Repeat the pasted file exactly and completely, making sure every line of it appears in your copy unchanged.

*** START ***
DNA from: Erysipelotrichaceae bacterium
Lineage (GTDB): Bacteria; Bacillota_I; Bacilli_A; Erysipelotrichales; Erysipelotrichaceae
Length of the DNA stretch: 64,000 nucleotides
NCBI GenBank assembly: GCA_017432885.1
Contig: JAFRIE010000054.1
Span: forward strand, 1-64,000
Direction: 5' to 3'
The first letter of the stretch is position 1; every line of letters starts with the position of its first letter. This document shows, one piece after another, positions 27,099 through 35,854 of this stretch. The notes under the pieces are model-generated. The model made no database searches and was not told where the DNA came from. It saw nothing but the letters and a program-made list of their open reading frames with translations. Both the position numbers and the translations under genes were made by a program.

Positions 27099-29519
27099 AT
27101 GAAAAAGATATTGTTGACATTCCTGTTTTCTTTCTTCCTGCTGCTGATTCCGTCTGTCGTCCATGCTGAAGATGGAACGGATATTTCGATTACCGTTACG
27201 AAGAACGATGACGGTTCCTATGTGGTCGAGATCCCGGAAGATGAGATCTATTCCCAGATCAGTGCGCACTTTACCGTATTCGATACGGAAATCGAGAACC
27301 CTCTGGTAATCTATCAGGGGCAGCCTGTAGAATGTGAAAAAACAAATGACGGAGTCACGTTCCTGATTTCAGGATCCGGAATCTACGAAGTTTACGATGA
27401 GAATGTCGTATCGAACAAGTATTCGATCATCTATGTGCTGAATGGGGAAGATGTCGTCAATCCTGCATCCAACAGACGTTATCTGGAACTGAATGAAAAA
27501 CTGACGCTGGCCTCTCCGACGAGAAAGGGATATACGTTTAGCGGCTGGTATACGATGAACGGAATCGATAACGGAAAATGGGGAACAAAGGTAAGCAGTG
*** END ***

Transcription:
DNA from: Erysipelotrichaceae bacterium
Lineage (GTDB): Bacteria; Bacillota_I; Bacilli_A; Erysipelotrichales; Erysipelotrichaceae
Length of the DNA stretch: 64,000 nucleotides
NCBI GenBank assembly: GCA_017432885.1
Contig: JAFRIE010000054.1
Span: forward strand, 1-64,000
Direction: 5' to 3'
The first letter of the stretch is position 1; every line of letters starts with the position of its first letter. This document shows, one piece after another, positions 27,099 through 35,854 of this stretch. The notes under the pieces are model-generated. The model made no database searches and was not told where the DNA came from. It saw nothing but the letters and a program-made list of their open reading frames with translations. Both the position numbers and the translations under genes were made by a program.

Positions 27099-29519
27099 AT
27101 GAAAAAGATATTGTTGACATTCCTGTTTTCTTTCTTCCTGCTGCTGATTCCGTCTGTCGTCCATGCTGAAGATGGAACGGATATTTCGATTACCGTTACG
27201 AAGAACGATGACGGTTCCTATGTGGTCGAGATCCCGGAAGATGAGATCTATTCCCAGATCAGTGCGCACTTTACCGTATTCGATACGGAAATCGAGAACC
27301 CTCTGGTAATCTATCAGGGGCAGCCTGTAGAATGTGAAAAAACAAATGACGGAGTCACGTTCCTGATTTCAGGATCCGGAATCTACGAAGTTTACGATGA
27401 GAATGTCGTATCGAACAAGTATTCGATCATCTATGTGCTGAATGGGGAAGATGTCGTCAATCCTGCATCCAACAGACGTTATCTGGAACTGAATGAAAAA
27501 CTGACGCTGGCCTCTCCGACGAGAAAGGGATATACGTTTAGCGGCTGGTATACGATGAACGGAATCGATAACGGAAAATGGGGAACAAAGGTAAGCAGTG